America is not about to decriminalise pot. About 80 per cent of people oppose it. Government officials insist marijuana is the gateway drug, used in a mixture with crack, and teenage use is soaring. But at the same time, about 65 per cent of Americans back marijuana being made available to alleviate cancer, Aids and other illnesses.

Proposition 215 allows Californian residents to "obtain and use" marijuana when it is recommended by a doctor for anything from glaucoma to migraine. It gave an illegal drug the status of a common painkiller but made no provision for its supply, except from a pot plant.

The result has created glorious and very Californian confusion, and has made marijuana users bolder than ever. In Los Angeles last week, one 27- year-old man was busted for growing 4,000 marijuana plants on the grounds of his Bel-Air mansion. His family and friends, outraged by his conviction, said he was a victim of cancer and a self-taught scientist who bred new strains of marijuana for fellow sufferers.

About 300 hundred miles to the north, in San Jose, officials of the local Medical Cannabis Centre are negotiating with police to open the first marijuana dispensary licensed by a city government. They have been offered a permit if they keep their distance from churches and schools. Similar buyers' clubs, ostensibly for medical users, have opened in Los Angeles, Berkeley, and other California towns.

In San Francisco the biggest and brashest club is run by a man who insists all marijuana use is medical, and claims to have issued "contracts" to hundreds of growers. The problem is that buying, selling and growing marijuana, except by patients or their primary care givers, remains a serious crime. California's Republican Attorney General, Dan Lundgren, says the clubs are illegal, though none has been raided since April.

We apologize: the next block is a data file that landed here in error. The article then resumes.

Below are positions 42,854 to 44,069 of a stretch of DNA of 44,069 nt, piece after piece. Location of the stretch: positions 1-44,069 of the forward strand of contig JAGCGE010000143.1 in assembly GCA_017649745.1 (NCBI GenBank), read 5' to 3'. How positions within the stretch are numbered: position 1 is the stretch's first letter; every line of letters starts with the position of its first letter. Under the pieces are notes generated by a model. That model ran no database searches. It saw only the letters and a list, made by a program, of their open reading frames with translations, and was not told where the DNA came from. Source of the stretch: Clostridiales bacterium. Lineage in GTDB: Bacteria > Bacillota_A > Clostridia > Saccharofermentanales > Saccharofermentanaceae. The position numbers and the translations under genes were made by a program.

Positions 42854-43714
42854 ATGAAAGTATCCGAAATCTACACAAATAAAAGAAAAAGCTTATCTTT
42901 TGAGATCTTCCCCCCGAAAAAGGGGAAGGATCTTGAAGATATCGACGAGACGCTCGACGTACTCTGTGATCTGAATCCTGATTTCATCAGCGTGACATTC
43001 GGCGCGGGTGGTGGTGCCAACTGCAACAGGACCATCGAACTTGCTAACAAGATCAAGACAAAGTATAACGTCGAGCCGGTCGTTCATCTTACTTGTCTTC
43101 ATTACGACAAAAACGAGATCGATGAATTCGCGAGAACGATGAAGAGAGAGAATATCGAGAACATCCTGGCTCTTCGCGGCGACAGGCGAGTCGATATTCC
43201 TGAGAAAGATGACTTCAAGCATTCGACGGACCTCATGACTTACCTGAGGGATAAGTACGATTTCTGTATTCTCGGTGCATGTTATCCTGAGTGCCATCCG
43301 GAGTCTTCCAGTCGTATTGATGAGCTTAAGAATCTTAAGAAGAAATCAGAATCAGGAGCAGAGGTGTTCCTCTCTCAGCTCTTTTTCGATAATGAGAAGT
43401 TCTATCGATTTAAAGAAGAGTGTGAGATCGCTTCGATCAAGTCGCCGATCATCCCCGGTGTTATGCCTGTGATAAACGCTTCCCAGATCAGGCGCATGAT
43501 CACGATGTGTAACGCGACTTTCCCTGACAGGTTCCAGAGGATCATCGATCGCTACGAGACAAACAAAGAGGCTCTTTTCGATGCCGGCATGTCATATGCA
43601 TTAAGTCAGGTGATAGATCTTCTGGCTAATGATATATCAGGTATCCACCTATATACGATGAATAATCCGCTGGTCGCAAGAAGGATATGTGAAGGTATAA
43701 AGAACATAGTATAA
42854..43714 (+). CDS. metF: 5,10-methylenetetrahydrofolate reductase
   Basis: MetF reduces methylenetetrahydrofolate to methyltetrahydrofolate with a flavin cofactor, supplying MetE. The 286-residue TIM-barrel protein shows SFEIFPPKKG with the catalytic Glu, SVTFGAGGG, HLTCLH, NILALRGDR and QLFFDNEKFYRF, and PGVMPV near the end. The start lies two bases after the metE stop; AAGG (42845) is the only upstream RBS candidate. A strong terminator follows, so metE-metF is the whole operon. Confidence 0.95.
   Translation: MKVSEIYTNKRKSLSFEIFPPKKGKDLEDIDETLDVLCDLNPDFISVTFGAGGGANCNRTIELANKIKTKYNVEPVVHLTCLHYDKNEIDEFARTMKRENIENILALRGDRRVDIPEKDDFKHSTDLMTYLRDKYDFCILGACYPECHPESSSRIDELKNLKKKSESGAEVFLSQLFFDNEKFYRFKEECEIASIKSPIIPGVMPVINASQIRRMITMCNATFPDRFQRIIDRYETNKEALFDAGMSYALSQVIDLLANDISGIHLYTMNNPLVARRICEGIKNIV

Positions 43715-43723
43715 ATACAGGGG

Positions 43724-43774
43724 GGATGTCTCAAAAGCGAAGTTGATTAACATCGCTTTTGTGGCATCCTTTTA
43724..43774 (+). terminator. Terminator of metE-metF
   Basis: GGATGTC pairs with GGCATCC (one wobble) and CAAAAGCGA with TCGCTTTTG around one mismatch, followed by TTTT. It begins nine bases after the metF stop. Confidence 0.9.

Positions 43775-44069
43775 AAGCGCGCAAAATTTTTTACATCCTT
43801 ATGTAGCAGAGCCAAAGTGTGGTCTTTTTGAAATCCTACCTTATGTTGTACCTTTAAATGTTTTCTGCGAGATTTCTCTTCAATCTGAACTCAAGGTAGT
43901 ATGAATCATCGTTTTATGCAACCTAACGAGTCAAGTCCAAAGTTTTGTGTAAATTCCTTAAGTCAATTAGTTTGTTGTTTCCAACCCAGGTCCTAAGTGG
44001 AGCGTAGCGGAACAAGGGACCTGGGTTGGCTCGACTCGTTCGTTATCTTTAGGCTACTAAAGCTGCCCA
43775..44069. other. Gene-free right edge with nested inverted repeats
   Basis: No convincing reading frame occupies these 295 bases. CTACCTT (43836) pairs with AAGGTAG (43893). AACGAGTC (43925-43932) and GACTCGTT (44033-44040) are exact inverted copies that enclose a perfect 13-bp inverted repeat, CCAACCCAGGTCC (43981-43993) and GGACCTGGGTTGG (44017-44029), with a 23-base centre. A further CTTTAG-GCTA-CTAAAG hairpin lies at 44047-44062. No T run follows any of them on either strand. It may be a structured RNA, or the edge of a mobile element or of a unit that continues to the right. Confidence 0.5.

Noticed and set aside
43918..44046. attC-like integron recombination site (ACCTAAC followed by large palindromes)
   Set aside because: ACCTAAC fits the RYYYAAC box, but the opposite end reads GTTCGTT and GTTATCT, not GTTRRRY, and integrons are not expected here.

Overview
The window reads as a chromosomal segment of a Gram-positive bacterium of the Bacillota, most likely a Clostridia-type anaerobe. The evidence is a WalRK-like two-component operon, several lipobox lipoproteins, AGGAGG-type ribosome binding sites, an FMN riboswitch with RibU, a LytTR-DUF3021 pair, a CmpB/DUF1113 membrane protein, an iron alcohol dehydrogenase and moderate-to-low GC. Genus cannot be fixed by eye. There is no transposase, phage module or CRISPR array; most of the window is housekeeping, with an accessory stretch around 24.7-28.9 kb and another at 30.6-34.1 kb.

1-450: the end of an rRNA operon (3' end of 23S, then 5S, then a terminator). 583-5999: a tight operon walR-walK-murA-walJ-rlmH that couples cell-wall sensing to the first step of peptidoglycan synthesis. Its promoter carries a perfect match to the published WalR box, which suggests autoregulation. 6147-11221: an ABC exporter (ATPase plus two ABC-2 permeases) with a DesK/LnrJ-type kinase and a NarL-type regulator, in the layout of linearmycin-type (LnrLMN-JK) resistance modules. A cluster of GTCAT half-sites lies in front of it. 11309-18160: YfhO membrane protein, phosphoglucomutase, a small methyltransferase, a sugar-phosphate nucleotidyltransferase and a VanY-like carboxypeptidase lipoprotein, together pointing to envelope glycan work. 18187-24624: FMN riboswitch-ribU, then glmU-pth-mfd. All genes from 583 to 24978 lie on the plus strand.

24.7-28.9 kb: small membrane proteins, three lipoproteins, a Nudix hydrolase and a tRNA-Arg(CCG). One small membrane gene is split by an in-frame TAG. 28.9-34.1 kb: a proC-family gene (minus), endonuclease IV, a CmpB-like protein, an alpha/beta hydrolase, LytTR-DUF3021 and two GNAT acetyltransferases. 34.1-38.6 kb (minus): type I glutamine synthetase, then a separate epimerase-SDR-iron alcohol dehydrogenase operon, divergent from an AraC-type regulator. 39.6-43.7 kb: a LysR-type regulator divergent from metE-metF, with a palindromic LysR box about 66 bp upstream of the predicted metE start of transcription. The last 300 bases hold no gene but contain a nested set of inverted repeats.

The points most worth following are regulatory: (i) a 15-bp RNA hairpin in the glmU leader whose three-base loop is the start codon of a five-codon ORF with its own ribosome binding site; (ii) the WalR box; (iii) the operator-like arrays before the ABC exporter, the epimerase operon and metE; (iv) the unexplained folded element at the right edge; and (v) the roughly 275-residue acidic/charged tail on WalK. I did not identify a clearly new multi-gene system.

Humboldt farmers these days use isolated greenhouses equipped with generators. If not, their outdoor plants blend into trees and other vegetation.

Mom and Pop growers plough their earnings back into hilltop mansions powered by solar panels. The young get-rich-quick types, often hippies' children, are nicknamed Knights of The Toyotas for their slick four-wheel drives. The trick, they say, is never to be caught at your patch.

KMUD, a local radio station, broadcasts daily updates on the whereabouts of helicopters and police road blocks. Drug teams concentrate on destroying crops, knowing juries are apt to acquit on the slimmest defences. And under 215, there is the medical defence. "They are not going to argue with sick patients," said attorney Ron Sidoway.

"I haven't seen people this excited about marijuana since I was in high school," says another Humboldt grower. The man sits outside his hillside home with a copy of High Times, the marijuana magazine, and a sandwich bag of cannabis on his table. Along with a joint, he offers a vial of brown stuff he calls cannabinden, which he describes as extract of pot, smokable with a pipe. Both are respectfully declined.

Nervously, he gives a tour of his greenhouse, with 20 plants worth up to $100,000. He brandishes a piece of paper on which is written: "The marijuana in this greenhouse is being grown in accordance with California law under Proposition 215 for the exclusive use of the Berkeley Cannabis Buyer's Club." But he, too, complains about the price: "I'm not going to deliver it to town at the price that they want to pay."